‘There’s a great public appetite for public ownership of something, like rail, which belongs to the people. We want worker involvement in the management and day to day running, and remember the success of East Coast in the public sector from 2009 to 2014. We will bring them back into the public sector as franchises come to their end, or a break clause,or companies volunteer to give them up, so it won’t be an expensive exercise.’

That’s for the future but, in the meantime, there are serious problems at Southern and in the freight sector.

 

DEEP, DEEP TROUBLE

‘These are desperately worrying times for the freight industry and this government doesn’t have its eye on the ball.It will let the market decide and that won’t work. DBC is not just about the workforce,and the men and women the company is trying to dump, any more than it’s just about shipping goods and aggregates.

It’s about the infrastructure and the maintenance of the railway itself, which the government just doesn’t get, and if it doesn’t then we’re in deep, deep trouble.

‘DOO is political motivation writlarge. I’m not criticising conviction politics, per se, except these are exactly the wrong ones, trying to look at workforce costs as the first line of attack to increase profits, with no thought of safety, and security, for passengers. There are serious disability issues, with people being trapped in trains and on stations. The DfT is making a complete mess of this but, as we know,Chris Grayling is motivated not by what is in the best interest of passengers,but in keeping suburban services out of the clutches of a Labour Mayor of London.’

Despite talk of an early election, perhaps in spring this year, Andy thinks, ‘She’ll bottle it, do a Gordon Brown,and go on to 2020.’ And that, he thinks, is good for Labour. ‘Don’t be under any misapprehension, the Tory Party is riven. I know people talk about open warfare in the Labour Party but that’s settling down.

‘Labour can win in 2020. A significant upside to the EU referendum, an outcome I didn’t want, and campaigned vigorously against, is an opportunity for Labour to have direct conversations with people in our constituencies, to address their concerns very directly.’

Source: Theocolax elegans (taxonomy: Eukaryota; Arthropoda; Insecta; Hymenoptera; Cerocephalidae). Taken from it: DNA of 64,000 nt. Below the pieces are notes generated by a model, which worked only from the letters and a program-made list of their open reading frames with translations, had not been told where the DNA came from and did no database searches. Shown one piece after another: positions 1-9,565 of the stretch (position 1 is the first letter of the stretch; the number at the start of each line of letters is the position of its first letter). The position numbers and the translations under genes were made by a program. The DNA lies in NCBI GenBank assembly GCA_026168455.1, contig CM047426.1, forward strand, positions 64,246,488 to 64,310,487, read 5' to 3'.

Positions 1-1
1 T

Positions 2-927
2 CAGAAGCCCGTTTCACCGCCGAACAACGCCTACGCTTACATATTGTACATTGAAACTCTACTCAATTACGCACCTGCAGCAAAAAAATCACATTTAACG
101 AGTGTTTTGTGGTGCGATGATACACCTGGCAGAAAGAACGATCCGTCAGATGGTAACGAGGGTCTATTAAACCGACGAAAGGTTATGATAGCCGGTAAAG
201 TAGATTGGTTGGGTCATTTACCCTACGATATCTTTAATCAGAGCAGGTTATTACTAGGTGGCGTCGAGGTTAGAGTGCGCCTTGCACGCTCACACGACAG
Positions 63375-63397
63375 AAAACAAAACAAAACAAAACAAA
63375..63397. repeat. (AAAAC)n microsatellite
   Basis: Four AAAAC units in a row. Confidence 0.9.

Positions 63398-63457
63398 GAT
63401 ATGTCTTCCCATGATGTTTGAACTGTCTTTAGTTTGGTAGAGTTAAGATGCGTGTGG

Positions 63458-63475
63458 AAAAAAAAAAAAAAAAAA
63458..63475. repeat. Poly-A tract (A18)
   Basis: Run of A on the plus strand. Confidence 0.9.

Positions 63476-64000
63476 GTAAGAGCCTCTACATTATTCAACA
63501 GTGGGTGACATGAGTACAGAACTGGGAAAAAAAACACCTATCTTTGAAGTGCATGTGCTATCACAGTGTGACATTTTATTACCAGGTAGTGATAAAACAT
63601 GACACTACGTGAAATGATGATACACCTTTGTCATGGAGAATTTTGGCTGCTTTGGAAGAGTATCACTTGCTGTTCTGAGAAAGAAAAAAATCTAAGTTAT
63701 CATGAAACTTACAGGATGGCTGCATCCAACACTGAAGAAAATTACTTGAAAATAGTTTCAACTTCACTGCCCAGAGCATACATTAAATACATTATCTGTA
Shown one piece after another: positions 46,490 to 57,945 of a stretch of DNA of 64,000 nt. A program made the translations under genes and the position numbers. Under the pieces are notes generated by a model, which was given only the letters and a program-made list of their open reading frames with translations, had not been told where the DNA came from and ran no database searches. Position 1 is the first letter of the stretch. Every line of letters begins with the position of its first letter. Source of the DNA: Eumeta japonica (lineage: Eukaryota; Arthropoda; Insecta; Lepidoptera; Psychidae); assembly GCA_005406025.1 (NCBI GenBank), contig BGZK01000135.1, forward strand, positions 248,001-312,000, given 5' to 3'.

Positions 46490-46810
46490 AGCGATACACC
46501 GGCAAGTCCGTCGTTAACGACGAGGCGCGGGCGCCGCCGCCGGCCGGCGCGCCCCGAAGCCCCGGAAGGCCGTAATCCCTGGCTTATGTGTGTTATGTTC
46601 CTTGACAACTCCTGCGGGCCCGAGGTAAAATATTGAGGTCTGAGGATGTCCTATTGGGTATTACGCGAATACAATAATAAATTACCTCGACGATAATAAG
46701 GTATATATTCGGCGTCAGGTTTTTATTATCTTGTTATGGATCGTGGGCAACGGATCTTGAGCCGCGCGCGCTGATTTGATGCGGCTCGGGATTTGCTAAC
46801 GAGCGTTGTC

He thinks about construction workers,precluded from applying for jobs in their own territories, with companies bringing over workers en masse from Eastern Europe, ‘who are wholly exploited,in receipt of wages at or around the minimum wage; it’s a lose-lose situation for both sets of workers, but a win-win for the corporates, and creates animosity and tension in our communities. Labour has the opportunity to address this head on, and say we cannot have these jobs exclusively advertised, everybody must be able to apply for them, and everybody should be paid the proper rate for the job.

 

TRUE BRITISH VALUES

‘That’s one small example, but we have to be bold and clear there is another side to the migration issue. If every European Union citizen were to leave we would be in deep, deep trouble.We have to value and respect the people who are here. We need to have a clear conversation with the electorate.

‘I don’t underestimate UKIP, and I don’t underestimate why they appeal to people, but I have great faith in true British values, which I think will prevail, and I saw that in my own constituency where UKIP came a distant second.

There was a 63% vote to leave the EU,but the first test back Labour got 76% in a ward for the local authority. That spoke volumes about what can be achieved. The Labour Party – which is here for the long term – will stand with people and stand up for people.’